An organization can attain this synergy. If you can tap into the idealism and passion of you employees you're organization will have a deep well of morale, innovative ideas and passion to execute like most have never seen or experienced.

Its key though that the organization, team trust, role fit, etc are all in line. I've seen teams with good potential negatively impacted by a couple bad hires or misfits.

I look forward to reading more of your posts.

Leanne Hoagland Smith said...

Goals are truly the symptom here and not the problem. The problem is a lack of alignment between strategy, structure, process (systems), rewards and people. Confusion between symptoms and problems is a quite common in performance improvement.

JB Bryant said...

Your are spot on about the downsides of many goal programs! I've experienced all of them - competing goals, ‘whatever it takes’ to mark them complete for a bonus, lying/fudging reports, internal competition and distrust, etc. It’s all real. And rigid planning can hamper innovation. You are absolutely correct.

Then you wrote: "... it is the performance of the company - rather than the individual - that matters. Attempting to manage the company by breaking it down into components rather than focusing on the whole creates a host of problems..."

Our bodies are made up of parts (individuals) that function as a system (organization) too. I don't want a doctor to radiate my whole body for cancer on my toe. I don't want him treating my ear pain with spleen surgery. Organizations, like bodies, have many parts. Each one needs work effectively for the system to be effective.

The problems you described stem from diseases that manifest themselves in identifying and accomplishing goals. The problem’s not goal setting, it is irresponsible goal setting.

"Goals set for individuals often conflict with one another. As a result, goals are not consistent throughout the organization." This comes from poor leadership – poor communication and a poor attitude toward employees.

"Holding people accountable or tying bonuses to the achievement of goals results in 'safe' goal-setting and mediocre results. People will resist committing to stretch goals if it means they could lose their jobs or bonuses if they fail. " This is again poor leadership, failing to engage employees in the mission, not touching each person’s internal motivators, breeding distrust.

"When money is involved, people will pretty much do whatever it takes to meet goals set for them. Whether or not their actions are in the best interests of the company is secondary. " Same as above. All of us do - and should - place our own interests ahead of the organization's. But you can lead an organization so that it supports the individual interests of its people.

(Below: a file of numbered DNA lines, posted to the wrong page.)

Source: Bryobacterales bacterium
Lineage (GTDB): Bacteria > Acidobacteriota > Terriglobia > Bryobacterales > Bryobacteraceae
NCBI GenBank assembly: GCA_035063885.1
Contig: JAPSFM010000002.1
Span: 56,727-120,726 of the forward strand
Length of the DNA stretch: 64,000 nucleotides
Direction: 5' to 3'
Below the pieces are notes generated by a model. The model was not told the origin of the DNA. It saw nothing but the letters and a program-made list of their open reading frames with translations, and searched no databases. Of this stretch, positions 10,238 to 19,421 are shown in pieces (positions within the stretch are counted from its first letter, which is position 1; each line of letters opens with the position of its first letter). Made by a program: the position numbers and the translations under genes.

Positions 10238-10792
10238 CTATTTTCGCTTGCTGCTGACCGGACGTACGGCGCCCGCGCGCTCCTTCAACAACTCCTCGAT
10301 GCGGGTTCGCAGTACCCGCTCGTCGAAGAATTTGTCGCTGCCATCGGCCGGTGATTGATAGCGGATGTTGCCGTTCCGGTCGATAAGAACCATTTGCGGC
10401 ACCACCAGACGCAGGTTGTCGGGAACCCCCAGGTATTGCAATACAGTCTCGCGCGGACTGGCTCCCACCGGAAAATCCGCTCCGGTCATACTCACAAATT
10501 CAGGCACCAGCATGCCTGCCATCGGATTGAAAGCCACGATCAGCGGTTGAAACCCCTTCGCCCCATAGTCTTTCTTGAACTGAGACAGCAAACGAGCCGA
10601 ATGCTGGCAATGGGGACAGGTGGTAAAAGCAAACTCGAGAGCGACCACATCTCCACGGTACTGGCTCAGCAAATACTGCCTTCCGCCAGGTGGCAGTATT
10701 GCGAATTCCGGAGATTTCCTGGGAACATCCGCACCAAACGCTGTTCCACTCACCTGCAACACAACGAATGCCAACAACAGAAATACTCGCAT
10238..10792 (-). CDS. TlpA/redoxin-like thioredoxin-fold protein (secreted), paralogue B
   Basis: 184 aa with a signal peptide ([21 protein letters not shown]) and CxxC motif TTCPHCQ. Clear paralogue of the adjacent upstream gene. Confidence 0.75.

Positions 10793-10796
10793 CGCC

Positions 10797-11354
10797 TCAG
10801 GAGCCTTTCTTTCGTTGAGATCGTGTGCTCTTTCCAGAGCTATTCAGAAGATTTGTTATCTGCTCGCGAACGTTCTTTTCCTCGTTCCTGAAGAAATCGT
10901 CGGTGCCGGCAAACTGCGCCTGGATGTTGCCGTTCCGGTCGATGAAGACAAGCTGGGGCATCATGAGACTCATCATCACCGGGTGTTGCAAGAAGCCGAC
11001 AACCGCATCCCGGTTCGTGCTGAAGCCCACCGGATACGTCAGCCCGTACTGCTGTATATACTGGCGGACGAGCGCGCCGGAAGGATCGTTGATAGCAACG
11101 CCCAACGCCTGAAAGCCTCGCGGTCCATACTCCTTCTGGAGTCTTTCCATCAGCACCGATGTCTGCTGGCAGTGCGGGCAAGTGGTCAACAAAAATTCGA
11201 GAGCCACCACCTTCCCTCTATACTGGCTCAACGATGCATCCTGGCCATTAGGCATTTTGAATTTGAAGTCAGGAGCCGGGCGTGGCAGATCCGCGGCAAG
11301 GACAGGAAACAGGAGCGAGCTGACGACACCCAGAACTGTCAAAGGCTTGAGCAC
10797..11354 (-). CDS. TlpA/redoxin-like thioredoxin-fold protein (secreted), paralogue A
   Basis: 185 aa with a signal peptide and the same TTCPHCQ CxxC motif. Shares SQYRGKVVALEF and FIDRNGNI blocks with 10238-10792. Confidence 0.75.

"Tying the achievement of a goal to a bonus can turn the best of team players into dictators or Lone Rangers. If you really want to transform someone into a micromanager, set a goal with a strict deadline and tie the result to a fairly large bonus. " Sounds like each person’s an island, and a bonus is tied to goals that don't need teamwork. Shame. Bonuses can be tied to goals that require people to work together - if the system breaks down, none of the employees gain. Better yet, bonuses are unnecessary - they amount to a leader saying “I don’t trust you enough to pay your whole salary. Do your job poorly and I’ll pay part of it. You’ll get the rest if you do well.” Again, this is an issue of effective leadership.

Everything you described comes from poorly defined goals and poor leadership, not from goal setting itself. An effective leader is process-driven. Leadership is about process, not personality. It emanates from an intense results-focus. Real leaders are clear about where they are headed, how to get there, and how to know when they arrive. They motivate others to channel all activities toward the destination through a well-defined process that is clearly communicated and faithfully implemented.

Yes, flexibility and adaptability are necessary... in activities, not in goals (assuming goals were defined well). It's normally action steps that are too rigidly defined. Action is the home of most variables.

Processes usually require sharply defined structure. But as you somewhat said, overly rigid action plans squelch innovation. Innovation requires a degree of freedom from structure and an extra commitment to developing employees. But Innovation is still a means to an end, must be guided by goals, and must eventually feed back into the leader’s overall process.

curiouscat said...

Good post. As you state there are many studies showing the same thing. Here is a good webcast on the topic by Dan Pink http://management.curiouscatblog.net/2009/09/21/extrinsic-incentives-kill-creativity/